Kevin Martin

NBA overseas roundup: Kevin Martin likely staying stateside

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We told you the big news already — J.R. Smith had a potentially serious injury and AK47 had one that looks painful but will only keep him out a few weeks. But there is other news about NBA players looking overseas, so here is a roundup.

• Rockets guard Kevin Martin is getting overseas options but he doesn’t sound like a guy likely to take them, reports Marc Spears of Yahoo.

• Pacers guard T.J. Ford has reached a deal to play for Croatia to join KK Zagreb, reports Marc Stein of ESPN. There is an NBA opt out to return (the Pacers would probably like him to stay).

• Athletic Rockets swingman Chase Budinger is close to signing with Lokomotiv-Kuban in Russia. He had a few options (including France). He will have an opt-out for when the NBA season starts.

• Turkish club Besiktas has been looking for a big to pair with Deron Williams and set their sights high (Dwight Howard, LaMarcus Aldridge) but seems to have come back to Marcin Gortat. Who is still a good fit, but not quite the athlete the other two are.

• Rockets guard Goran Dragic has agreed to terms and will play for Caja Laboral of the Spanish league during the lockout.

• Patrick Mills has left playing for Melbourne in his native Australia to sign with the Xinjiang Guanghui Flying Tigers in China. The answer to you next question is money. If the NBA lockout ends and there is a season Mills will be one of the free agent guards available in March when the Chinese season ends, but he likely will not be in the NBA before that.

• Pacers guard George Hill says he will not play overseas during the lockout.

• The Spurs Da’Sean Butler has signed with VEF Riga in Latvia on a two-week “tryout” contract.

• Dexter Pittman said he will play for Atenas de Cordoba in Argentina. He is still under contract to the Heat.

Lucky? Klay Thompson reminds Doc Rivers which team lost to Rockets

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There’s this overplayed angle talked about by some fans and pundits suggesting the Warriors just got lucky last season — for example, they faced a banged-up Rockets’ team in the conference finals then a Cavaliers’ squad without two of their big three through the Finals. Then there was Clippers’ coach Doc Rivers saying the Warriors were lucky not having to play the Clippers or Spurs in the postseason.

The Warriors are sick of hearing they were lucky.

Friday Klay Thompson fired back at Rivers, via

– “I wanted to play the Clippers last year, but they couldn’t handle their business.”
– “If we got lucky, look at our record against them last year (Warriors 3-1). I’m pretty sure we smacked them.”
– “Didn’t they lose to the Rockets? Exactly. So haha. That just makes me laugh. That’s funny. Weren’t they up 3-1 too?”
– “Yeah, tell them I said that. That’s funny. That’s funny.”

Warriors big man Andrew Bogut phrased it differently.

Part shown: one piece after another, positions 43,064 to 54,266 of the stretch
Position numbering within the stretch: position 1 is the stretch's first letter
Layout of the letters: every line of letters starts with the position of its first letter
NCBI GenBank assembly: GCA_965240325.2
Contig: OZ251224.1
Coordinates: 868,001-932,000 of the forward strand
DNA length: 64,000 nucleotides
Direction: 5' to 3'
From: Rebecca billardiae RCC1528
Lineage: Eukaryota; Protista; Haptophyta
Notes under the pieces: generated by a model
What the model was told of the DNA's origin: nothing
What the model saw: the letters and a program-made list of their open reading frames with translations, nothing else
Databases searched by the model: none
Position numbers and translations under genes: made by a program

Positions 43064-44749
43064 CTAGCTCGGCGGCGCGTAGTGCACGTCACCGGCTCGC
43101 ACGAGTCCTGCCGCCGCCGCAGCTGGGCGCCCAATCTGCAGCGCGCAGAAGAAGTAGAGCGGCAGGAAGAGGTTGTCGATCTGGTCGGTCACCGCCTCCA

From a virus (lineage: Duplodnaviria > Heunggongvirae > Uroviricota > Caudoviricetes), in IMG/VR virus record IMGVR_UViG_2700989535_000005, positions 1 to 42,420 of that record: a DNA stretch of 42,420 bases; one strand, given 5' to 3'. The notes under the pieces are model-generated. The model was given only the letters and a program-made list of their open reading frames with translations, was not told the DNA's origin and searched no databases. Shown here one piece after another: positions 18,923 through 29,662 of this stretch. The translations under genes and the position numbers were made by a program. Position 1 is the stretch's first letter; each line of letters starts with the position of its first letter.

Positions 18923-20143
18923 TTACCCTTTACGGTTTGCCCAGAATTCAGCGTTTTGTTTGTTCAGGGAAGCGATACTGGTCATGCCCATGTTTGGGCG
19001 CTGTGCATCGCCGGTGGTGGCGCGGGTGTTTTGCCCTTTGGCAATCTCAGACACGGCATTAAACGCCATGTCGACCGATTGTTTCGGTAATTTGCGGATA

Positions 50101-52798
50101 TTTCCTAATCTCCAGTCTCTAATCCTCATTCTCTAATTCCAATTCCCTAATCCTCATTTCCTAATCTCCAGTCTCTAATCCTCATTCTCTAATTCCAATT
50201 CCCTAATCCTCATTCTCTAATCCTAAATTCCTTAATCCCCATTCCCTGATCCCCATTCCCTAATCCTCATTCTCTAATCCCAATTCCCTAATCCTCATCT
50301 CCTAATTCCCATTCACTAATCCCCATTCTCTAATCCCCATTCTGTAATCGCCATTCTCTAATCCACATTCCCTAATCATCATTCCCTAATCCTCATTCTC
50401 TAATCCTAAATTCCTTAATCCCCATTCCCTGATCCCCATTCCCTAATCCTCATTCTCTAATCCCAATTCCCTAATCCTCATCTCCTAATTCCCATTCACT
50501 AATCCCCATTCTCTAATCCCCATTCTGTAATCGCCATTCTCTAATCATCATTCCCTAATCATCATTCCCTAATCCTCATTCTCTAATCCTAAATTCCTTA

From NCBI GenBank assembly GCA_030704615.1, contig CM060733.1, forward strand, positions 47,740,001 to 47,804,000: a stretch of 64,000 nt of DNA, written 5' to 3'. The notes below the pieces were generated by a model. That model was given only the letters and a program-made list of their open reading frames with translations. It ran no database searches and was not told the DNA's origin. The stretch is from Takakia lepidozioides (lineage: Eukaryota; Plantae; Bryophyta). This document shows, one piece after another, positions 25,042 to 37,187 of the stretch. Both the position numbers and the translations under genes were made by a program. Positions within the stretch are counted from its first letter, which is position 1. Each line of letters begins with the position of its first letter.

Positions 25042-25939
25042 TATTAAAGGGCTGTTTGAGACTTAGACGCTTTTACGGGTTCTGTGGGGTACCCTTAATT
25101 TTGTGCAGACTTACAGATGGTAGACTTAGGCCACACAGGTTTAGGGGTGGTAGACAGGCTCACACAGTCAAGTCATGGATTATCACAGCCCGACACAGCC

If you think the Warriors just won because they were lucky — you are dead wrong.

They were the best team in the NBA last season, bar none. They won 67 regular season games in a tough conference, then beat everyone in their path to win a title. Did they catch some breaks along the way, particularly with health? You bet. Magic Johnson, Michael Jordan, and Kobe Bryant didn’t win a title without catching some breaks along the way, either. Nobody does. Luck plays a role, but it was not the primary factor in why the Warriors are champs.

All this talk of them getting lucky is fuel for the fire they needed not to be complacent this season. Way to give the defending champs bulletin board material, Doc.

Dwyane Wade serious as mentor, teaching Justise Winslow post moves

Third day of Miami Heat camp 10/1/2015
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Dwyane Wade has earned his status as an elder statesman, the E.F. Hutton kind of veteran who speaks and everybody listens.

Rookie Justise Winslow is listening.

Winslow (who should have gone higher in this draft) is a perfect fit for the Heat and he’s going to be part of their rotation off the bench from the start of the season (along with Josh McRoberts and Amare Stoudemire). Wade has already fully stepped into the mentor role with Winslow working with him on post moves, reports Jason Lieser at the Palm Beach Post.

“As his career develops, hopefully he’s able to do multiple things on the floor, but right now there’s gonna be certain things (Erik Spoelstra) wants him to do, and some of those things I’m good at,” Wade said. “I’m just passing down knowledge to someone who I think could be good at things that I have strengths at. It’s gonna take a while, but if he figures it out at 21, he’s ahead of the curve. I figured it out at like 27.

“All of us are where we’re at because someone before us helped us. They helped by letting us sit there and watch film with them or having conversations with them. If he’s a student of it and he really wants to know, I’m a pretty decent teacher in certain areas.”

This is what you want out of a veteran leader and some of the young teams out there have done an excellent job adding this kind of mentor — Kevin Garnett in Minnesota may be the best example. Someone who can pass on his wisdom and show the team’s young players how to be a professional and win in the NBA.

It’s a little different for Winslow, he and the Heat are more in a win-now mode, but he should be able to contribute to that.